By the Research and Advocacy Unit:
There has been a small controversy over two recent reports dealing with the comparative popularity of ZANU PF and MDC-T. However, it is a controversy with greater importance than it appears on face value. It is important because the issue is not merely over political party support and which party might win an impending election. We do not need to consider popularity of other political parties since both reports indicate that their support is negligible. The crunch issue is not whether support for MDC-T is waning and increasing for ZANU PF, and why. It is the problem to explain why such large numbers of people will not express a preference for one party or another, why this has been the case for nearly a decade, and whether the “fear factor” affects the crucial variable in political party support: does it affect who citizens actually vote for?
The Freedom House report says that support for MDC-T is waning, that fear of political violence is receding, but also that a very large number of citizens (47%) do not support either party. The Afrobarometer report argues that the gap between ZANU PF and MDC-T is negligible, but with still nearly a quarter of those polled having no party preference.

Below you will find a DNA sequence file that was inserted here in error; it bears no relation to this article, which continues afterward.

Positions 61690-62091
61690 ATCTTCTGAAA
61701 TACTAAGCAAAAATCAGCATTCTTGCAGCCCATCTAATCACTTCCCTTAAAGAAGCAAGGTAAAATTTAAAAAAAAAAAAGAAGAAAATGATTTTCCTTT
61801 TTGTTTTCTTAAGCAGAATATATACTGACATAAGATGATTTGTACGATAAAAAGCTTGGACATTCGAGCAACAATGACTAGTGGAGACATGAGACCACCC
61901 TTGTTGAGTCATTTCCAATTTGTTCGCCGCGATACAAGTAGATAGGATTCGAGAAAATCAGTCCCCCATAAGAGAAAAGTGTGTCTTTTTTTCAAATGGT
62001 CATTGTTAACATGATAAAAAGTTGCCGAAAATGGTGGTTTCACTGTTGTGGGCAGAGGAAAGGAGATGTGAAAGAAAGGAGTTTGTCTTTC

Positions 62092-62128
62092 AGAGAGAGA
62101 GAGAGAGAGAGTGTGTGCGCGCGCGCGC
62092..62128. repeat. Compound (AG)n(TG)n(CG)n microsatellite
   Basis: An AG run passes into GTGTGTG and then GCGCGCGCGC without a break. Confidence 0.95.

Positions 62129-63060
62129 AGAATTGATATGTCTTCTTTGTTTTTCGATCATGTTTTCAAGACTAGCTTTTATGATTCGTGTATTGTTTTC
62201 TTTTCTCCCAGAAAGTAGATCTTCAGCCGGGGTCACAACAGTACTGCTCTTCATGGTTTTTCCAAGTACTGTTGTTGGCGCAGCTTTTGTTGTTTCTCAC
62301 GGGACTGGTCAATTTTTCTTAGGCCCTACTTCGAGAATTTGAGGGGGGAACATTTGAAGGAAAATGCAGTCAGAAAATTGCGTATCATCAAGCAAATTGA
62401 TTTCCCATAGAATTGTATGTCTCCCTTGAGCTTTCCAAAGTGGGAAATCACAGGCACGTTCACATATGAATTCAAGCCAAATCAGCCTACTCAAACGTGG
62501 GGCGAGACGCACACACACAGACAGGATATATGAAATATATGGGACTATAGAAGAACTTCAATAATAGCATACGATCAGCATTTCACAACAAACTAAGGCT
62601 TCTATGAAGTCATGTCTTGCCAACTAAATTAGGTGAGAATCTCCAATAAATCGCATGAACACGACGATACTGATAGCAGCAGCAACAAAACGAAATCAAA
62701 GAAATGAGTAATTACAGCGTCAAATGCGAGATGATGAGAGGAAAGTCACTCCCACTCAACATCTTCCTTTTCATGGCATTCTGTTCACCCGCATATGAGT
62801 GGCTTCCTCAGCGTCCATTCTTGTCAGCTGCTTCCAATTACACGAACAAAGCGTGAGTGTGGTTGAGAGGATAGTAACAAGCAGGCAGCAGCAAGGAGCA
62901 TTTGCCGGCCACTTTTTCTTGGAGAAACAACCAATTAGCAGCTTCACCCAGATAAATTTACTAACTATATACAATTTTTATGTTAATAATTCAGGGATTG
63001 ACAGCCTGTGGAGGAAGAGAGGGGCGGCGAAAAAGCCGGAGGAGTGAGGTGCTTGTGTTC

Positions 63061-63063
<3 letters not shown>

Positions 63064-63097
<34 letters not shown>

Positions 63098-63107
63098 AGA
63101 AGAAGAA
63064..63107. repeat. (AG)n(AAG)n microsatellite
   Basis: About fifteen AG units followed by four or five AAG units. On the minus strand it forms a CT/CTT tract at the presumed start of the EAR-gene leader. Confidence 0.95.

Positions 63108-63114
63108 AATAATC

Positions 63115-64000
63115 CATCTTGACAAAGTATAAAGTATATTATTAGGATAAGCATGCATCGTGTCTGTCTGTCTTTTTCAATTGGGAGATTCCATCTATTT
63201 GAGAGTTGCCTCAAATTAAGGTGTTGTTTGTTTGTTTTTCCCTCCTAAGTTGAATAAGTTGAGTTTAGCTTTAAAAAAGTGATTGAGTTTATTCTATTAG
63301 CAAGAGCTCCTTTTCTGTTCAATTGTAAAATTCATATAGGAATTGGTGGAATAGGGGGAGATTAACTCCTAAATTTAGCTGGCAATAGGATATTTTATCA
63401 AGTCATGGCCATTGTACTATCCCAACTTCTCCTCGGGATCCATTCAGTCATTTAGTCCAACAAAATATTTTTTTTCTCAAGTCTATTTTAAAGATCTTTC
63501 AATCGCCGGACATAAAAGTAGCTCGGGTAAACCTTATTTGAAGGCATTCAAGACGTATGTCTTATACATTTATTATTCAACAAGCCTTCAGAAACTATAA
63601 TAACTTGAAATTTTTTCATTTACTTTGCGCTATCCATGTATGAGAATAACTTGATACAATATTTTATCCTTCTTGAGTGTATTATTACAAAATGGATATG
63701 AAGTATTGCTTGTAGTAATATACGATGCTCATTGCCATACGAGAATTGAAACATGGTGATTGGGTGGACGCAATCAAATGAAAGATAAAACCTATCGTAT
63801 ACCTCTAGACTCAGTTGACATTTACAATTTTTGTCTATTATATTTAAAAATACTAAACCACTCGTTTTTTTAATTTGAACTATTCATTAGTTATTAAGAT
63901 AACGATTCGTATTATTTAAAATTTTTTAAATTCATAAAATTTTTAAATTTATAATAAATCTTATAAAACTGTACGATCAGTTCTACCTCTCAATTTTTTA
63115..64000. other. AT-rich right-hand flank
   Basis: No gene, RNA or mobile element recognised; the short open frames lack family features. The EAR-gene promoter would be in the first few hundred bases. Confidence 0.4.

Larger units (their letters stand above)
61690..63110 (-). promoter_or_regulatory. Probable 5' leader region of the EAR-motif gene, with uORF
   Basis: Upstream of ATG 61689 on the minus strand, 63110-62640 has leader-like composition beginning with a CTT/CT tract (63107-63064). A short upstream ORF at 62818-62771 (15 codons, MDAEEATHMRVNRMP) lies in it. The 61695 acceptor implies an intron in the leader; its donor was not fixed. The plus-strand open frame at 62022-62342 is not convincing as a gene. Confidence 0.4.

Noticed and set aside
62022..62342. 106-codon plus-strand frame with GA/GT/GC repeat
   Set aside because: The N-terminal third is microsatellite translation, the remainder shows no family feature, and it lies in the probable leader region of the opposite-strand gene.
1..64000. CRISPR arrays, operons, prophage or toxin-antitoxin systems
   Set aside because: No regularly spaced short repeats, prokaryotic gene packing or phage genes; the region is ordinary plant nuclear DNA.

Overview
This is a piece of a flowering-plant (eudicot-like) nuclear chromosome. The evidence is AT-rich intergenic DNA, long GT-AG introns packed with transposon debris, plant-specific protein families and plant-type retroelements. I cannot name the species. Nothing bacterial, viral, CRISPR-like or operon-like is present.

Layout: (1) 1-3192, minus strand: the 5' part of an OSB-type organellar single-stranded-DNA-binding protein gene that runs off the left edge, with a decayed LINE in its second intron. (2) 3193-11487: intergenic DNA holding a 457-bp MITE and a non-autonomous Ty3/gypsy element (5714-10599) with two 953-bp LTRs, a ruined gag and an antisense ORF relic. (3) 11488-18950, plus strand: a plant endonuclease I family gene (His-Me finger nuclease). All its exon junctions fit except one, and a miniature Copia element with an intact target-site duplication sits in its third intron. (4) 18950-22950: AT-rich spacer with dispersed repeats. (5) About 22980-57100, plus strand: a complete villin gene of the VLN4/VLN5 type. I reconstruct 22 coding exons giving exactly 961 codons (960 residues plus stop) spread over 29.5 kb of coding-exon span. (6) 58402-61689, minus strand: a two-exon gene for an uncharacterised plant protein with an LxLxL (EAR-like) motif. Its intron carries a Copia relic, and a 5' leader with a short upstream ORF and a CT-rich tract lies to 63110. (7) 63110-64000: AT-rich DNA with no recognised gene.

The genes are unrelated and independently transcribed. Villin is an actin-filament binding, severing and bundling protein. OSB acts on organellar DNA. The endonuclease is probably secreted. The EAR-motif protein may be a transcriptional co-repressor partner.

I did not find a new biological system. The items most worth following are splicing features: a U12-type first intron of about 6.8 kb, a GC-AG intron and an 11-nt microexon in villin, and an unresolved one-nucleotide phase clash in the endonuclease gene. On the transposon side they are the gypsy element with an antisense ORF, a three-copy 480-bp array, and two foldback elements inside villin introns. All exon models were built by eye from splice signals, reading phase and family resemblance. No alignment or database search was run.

The big issue between the two surveys (and for politics in Zimbabwe generally) is fear. The Afrobarometer report argues that fear makes people either claim to support ZANU PF (when they don’t) or claim to be apolitical. The Freedom House report claims that fear is waning, and surprisingly that, with this waning, so has support for MDC-T declined. There is perhaps a methodological argument to be had between the two reports, but how to understand fear and its effects on politics and the citizenry in Zimbabwe is an even more crucial factor.
When Eldred Masunungure pointed out that Zimbabwean citizens were “risk averse” some years ago, he was not making a simple politico-psychological point, but indicating something fundamental about Zimbabwean politics. He was drawing our attention to the place of coercion in political life, and to the ready use by the state of violence and intimidation as a means of maintaining political power, what he termed “risk taking” as a strategy of governance. The use of coercive means has been more recently illustrated by Lloyd Sachikonye, shown in his detailed historical analysis of politics over the past four decades. The intimate relationship between politics and violence is embedded in the collective and individual psyche of Zimbabwe and Zimbabweans. It is embedded in our ordinary language of political description.